In a recent meeting with a young college recruitment officer, I posed the question: When and why did your institution decide that it would not recruit in some of the major urban centers in the U.S.? He was forthright in his response. He matter-of-factly said that, in the early 2000s, his institution decided not to recruit in these centers because of the high levels of violence and the poor quality of education provided to students in their local schools.
I believe this kind of thinking must cease. The future of many predominantly white institutions (PWIs) may very well depend on it.
In fact, there has been significant improvement in the high school graduation rates in minority communities over the past several years. The U.S. Department of Education recently reported that the national adjusted cohort graduation rate (the percentage of public high school freshmen who graduate with a regular diploma within four years of starting 9th grade) in 2018-19 was 86%, the highest it has been since the rate was first measured in 2010-11. Asian/Pacific Islander students had the highest rate (93%), followed by white (89%), Hispanic (82%), Black (80%), and American Indian/Alaska Native (74%).
These data illuminate the fact that, contrary to public perception, students of color are closing the gap with white students in high school graduation rates.
These findings also suggest that there is an opportunity for PWIs, especially those institutions at financial risk of closure. Their doors can remain open, if they begin immediately to prioritize recruitment in overlooked communities of color. These institutions will probably find that there is an abundance of qualified, committed students who are ready and eager to enroll. The students will need adequate financial aid and, importantly, a sense that the institution is welcoming, inclusive and committed to diversity.
In my judgment, the twin sibling of recruitment is retention. Predominantly white institutions will need to not only focus on recruiting Black and Brown high school graduates, but they will need to ensure that, once enrolled, these students are provided with the resources they require to persist and to graduate from college.
Thought leader, professor and retention expert Vincent Tinto of Syracuse University opined that several factors are important to the persistence and graduation of low-income students. One is institutional commitment. “Simply put, institutions that are committed to the goal of increasing student success, especially among low-income and under-represented students, seem to achieve that end,” says Tinto. “But institutional commitment is more than just words, more than just mission statements issued in elaborate brochures; it is the willingness to invest the resources and provide the incentives and rewards needed to enhance student success. Without such commitment, programs for student success may begin, but rarely prosper over the long-term.”
Over the years, several educational associations have highlighted successful student-retention models. I was honored that the Educational Testing Service (ETS) report “Improving Minority Retention in Higher Education: A Search for Effective Institutional Practices” recognized an initiative I created at Boston College, called the “Options Through Education-Transitional Summer Program.” The aim of this program is to provide African American students with a comprehensive array of support services that lead to successful completion at Boston College. (The researchers also highlighted programs focused on the holistic needs of first-generation students of color at California State University-Fresno, the University of North Carolina, Greensboro, and Purdue University.)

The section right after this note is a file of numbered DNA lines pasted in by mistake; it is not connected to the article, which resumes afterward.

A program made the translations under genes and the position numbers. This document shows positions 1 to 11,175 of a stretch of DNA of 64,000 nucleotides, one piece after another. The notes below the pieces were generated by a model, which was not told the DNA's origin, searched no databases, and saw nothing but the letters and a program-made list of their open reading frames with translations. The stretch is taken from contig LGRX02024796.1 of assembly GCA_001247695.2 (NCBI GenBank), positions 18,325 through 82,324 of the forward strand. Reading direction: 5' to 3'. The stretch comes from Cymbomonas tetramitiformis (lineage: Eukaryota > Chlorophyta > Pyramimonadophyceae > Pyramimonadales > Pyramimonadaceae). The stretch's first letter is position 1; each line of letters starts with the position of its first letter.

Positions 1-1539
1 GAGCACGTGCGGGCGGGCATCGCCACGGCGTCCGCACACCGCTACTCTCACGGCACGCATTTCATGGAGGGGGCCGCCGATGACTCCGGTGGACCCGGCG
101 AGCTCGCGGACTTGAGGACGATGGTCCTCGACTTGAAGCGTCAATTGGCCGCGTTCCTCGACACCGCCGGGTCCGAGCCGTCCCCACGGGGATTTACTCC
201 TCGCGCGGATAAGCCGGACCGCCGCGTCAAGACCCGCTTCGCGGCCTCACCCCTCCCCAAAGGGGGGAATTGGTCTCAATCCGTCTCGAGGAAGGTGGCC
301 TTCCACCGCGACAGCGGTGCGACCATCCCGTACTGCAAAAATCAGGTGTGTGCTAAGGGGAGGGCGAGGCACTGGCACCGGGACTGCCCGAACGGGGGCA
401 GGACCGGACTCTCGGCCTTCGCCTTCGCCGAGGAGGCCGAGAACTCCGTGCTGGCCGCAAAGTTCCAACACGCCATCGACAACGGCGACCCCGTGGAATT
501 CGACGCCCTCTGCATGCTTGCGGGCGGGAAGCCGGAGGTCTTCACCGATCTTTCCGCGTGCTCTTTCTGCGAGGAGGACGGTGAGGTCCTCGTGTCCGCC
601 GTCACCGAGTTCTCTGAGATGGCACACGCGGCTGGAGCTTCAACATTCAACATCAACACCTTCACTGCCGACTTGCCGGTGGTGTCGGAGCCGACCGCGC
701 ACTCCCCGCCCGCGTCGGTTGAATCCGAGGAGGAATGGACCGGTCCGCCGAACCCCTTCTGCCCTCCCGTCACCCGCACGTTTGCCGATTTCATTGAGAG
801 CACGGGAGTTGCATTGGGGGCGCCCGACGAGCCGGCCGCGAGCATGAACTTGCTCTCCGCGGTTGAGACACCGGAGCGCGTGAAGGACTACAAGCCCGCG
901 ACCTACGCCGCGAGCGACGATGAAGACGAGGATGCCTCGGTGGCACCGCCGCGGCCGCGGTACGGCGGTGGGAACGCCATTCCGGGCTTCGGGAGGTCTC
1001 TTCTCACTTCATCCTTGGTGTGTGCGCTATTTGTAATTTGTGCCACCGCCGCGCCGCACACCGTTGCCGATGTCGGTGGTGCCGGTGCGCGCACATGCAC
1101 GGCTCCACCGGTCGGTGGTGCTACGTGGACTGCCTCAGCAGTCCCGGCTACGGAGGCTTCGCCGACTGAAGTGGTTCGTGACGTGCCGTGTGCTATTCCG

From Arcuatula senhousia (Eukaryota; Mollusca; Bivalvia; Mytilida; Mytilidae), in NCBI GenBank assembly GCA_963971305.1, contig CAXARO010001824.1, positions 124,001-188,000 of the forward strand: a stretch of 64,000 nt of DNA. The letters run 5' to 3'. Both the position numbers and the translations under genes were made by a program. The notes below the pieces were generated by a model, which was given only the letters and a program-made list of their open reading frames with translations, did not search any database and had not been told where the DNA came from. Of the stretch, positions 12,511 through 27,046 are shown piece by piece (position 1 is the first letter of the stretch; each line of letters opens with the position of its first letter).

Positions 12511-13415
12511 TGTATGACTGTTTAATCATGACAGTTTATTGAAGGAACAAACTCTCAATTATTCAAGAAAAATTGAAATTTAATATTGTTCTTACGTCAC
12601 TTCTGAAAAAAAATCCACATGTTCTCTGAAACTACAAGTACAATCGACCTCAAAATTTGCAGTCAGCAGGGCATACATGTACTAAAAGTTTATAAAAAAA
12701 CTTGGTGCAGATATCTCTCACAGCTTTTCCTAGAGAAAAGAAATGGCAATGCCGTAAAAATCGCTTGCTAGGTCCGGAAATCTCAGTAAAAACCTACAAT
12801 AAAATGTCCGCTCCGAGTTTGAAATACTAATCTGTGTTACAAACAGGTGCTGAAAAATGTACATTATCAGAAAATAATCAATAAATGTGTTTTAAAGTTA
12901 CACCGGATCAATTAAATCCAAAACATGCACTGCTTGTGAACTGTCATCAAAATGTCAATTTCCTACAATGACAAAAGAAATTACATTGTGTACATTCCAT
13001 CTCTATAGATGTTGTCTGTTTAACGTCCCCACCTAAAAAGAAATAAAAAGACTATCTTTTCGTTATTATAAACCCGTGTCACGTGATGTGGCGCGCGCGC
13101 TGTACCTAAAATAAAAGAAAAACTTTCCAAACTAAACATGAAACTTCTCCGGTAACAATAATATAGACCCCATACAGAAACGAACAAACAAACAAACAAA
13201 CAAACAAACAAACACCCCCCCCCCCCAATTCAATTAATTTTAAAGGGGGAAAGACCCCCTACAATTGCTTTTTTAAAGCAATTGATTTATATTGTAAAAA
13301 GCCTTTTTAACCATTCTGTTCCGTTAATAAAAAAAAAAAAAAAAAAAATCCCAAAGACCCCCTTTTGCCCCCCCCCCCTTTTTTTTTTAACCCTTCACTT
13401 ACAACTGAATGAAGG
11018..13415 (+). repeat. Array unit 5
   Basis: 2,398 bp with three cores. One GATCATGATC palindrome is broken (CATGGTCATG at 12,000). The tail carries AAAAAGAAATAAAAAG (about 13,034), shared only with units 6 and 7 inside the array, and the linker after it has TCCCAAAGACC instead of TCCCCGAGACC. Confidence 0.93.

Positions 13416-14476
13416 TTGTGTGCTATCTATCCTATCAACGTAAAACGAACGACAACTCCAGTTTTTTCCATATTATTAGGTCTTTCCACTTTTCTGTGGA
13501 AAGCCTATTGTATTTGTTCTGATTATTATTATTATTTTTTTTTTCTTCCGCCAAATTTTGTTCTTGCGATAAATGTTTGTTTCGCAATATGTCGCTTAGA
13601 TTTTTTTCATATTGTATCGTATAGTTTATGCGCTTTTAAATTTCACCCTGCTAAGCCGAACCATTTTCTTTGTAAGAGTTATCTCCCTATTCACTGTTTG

The authors of the ETS report identified several characteristics that are at the core of the most effective models. Among them:
- The presence of a stated policy
- A high level of institutional commitment
- “Institutionalization” (i.e., retention of students of color is an integral part of the college’s mission)
- Comprehensive services, including academic advising, tutoring and mentoring
- An understanding that everyone on the campus can play a significant role in retaining and graduating students of color
- Participation that doesn’t bear a stigma (To help illuminate the point that students who use support service programs have been afforded a unique opportunity to attend the institution because the institution believes in their ability to succeed, I used to refer to students who enrolled in the program as “diamonds in the rough.”)
- Collection of data to monitor student progress: This results in meeting with students to elucidate how they’re doing in class and, if necessary, what they must do to improve their academic performance.
Contrary to those who lament the future of the nation’s colleges and universities because of the declining numbers of traditional, mostly white students, I see hope.
What institutions must do is think strategically about recruitment and retention. One way to do this is to forge relationships with community-based programs. Some notable ones include College Possible, Pathways to College, Bright Prospect and iMentor.
These groups can help students apply for colleges, secure financial aid and transition to higher-level education. And they can help save those institutions that are on shaky financial ground.
Donald Brown is the former chair of the Legacy Alumni of Color of Springfield College and the president & CEO of Brown and Associates Education and Diversity Consulting and former director of the Office of AHANA Student Programs at Boston College.